12. A few things: Dyrwood has no shortage of wood elves within it (~30% of its population, actually, according to the guidebook), Glanfathan meadow folk are a minority but they do exist, and the early premise for coming to Gilded Vale in the first place was the invitation that lord Raedric sent out for outside settlers (and Tuatanu could be one himself), which may make it a bit more inured to unusual residents. I'm not even going to try to account for godlike backer characters, but yeah, maybe the game should have. Within Pillars 1 and the setting details in the guidebook, the general emphasis is on national identities, divisions, and conflicts rather than racial ones, the details of Aedyran traditions of human-elf coexistence notwithstanding. The feuds and prejudices that they talk about in the update you quoted are actually rather prominent in the game, but they are directed towards cultures for the most part rather than races. This is intentional and explicitly referenced in the guidebook, which states: With that in mind, could they have just made all the races different types of humans without changing much regarding how things actually work in the game? For the most part, yes. Orlans could easily have been swapped for human tribes that were pressed into slavery. The Haemneg setup is explicitly based on the inability of humans and elves to interbreed, so that doesn't collapse into intrahuman relations quite so easily, and Pallegina's story wouldn't work at all if godlike weren't in the picture, but aside from that I don't think that much would have meaningfully changed if they had decided that only humans existed in Eora. I don't necessarily think that focusing on cultural identity before racial identity is a bad way to go, and I can appreciate an interest in avoiding more cliched Elfland and Dwarfhome-type setups in terms of developing cultures for the setting. But at the same time, there are certain fundamental differences between races that would likely provoke envy, disgust, and/or hostility and would, therefore, seem worthy of being addressed. The fact that elves live 2-3 times as long as humans in Eora comes to mind, and who knows, maybe a less advertised implication of mountain dwarves' superior immune systems is that they risk spreading diseases that could potentially lay waste to less hardy races (which doesn't really seem to be the case at all, but I find it interesting to consider). The towering, shark-toothed visages of the aumaua that you mention do seem like another such difference that could create conflict or tension, but it's also worth noting that the main factions in the game aside from the Huana consist of the rather cosmopolitan Vailian Trading Company, the Principi (who have been pillaging the Huana for generations and likely have more pressing reasons to hate and be hated by them), and the Royal Deadfire Company, which largely consists of Aumaua as well. With that in mind, conflict at the level of "Ew, Aumaua" might seem more tacked on in the context of this game than it would have in Pillars 1. Huana aversion to non-Aumaua would perhaps be more appropriately emphasized, but it would probably be less blatant for the most part since they don't really seem to be in a position to engage in much open resistance (aside from the die-hards in Prince Aruihi's camp, anyway).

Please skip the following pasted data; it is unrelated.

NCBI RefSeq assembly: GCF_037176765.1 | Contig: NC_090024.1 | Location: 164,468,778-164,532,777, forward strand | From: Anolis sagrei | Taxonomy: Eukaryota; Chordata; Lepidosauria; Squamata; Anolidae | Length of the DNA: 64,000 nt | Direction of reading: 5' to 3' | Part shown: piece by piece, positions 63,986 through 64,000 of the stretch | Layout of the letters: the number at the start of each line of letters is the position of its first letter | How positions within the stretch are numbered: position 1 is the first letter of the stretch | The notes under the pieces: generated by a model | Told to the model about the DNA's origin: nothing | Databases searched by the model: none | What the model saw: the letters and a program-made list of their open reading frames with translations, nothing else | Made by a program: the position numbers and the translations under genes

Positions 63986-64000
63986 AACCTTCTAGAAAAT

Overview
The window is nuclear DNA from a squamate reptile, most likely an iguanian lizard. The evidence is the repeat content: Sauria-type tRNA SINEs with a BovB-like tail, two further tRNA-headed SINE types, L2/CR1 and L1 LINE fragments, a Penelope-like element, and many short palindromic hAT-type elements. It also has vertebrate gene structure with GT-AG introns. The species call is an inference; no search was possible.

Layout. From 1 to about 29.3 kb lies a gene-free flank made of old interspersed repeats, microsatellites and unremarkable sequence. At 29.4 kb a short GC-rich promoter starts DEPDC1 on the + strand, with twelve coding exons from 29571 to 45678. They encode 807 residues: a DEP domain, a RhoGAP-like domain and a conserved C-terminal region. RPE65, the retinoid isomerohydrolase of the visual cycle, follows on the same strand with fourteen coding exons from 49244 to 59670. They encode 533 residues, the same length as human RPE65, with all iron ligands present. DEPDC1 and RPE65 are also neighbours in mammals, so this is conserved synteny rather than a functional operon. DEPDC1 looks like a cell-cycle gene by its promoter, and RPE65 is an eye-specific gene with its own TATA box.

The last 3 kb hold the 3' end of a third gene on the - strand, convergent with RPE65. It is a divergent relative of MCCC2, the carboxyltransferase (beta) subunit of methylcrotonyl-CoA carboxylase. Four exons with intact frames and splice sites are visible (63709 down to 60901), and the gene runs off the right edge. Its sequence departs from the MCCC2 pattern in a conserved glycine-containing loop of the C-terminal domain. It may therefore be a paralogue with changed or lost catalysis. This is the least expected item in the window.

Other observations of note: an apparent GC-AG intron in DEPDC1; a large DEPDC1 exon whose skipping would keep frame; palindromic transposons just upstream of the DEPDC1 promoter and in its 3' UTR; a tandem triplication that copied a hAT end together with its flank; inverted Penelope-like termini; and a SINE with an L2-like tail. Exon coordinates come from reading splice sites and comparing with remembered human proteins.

13. I didn't catch this edit before. Active-use engagement as the norm does seem like it'd offer a more dynamic combat experience. I haven't heard anything that suggests that it'll be in the game (and I understand that this is your preference and not necessarily your expectation), but we're probably going to see a few things that may be functionally similar in that they involve impeding enemy mobility or making movement risky; things like traps, walls of fire, and the rogues' Crippling Strike ability come to mind. As far as fighters are concerned, aside from being one of the most likely classes to specialize in passive engagement, Sawyer also mentions (https://jesawyer.tumblr.com/post/161296989761/hey-josh-how-do-you-guys-plan-to-make-the-fighter and https://jesawyer.tumblr.com/post/162046603176/im-curious-about-the-role-of-a-tank-in-the-party) that the fighter's capacity to yank enemies towards them via Into the Fray and possibly similar abilities will be getting a boost in Deadfire; this is obviously quite a bit different from engagement, but it does provide a more active method to force confrontations between particular allies and foes while likely synergizing with engagement itself.
  14. You're welcome. Given the changes to engagement, I wonder if it will be necessary to revise talents, items, and abilities that deal with negating or impeding engagement-based attacks since they'll be less likely to occur and easier to avoid once you know which enemies/classes/items to watch out for.
  15. I'd like to see Binding Rope, Bittercut, Pretty Pretty's Rib, Spelltongue, The Golden Scales, Twin Sting, and Vengetta Rugia turn up in Deadfire. I found CladhalĂ­ath to be pretty underwhelming and reloaded my game after building it once out of curiosity, but for those who actually stuck with the decision to have their Watcher tear off a bit of their soul and bundle it up within the weapon, having it just disappear is a bit unfortunate.
  16. Sawyer goes into the difference in Deadfire's engagement mechanics here: https://www.twitch.tv/videos/119024818?t=43m17s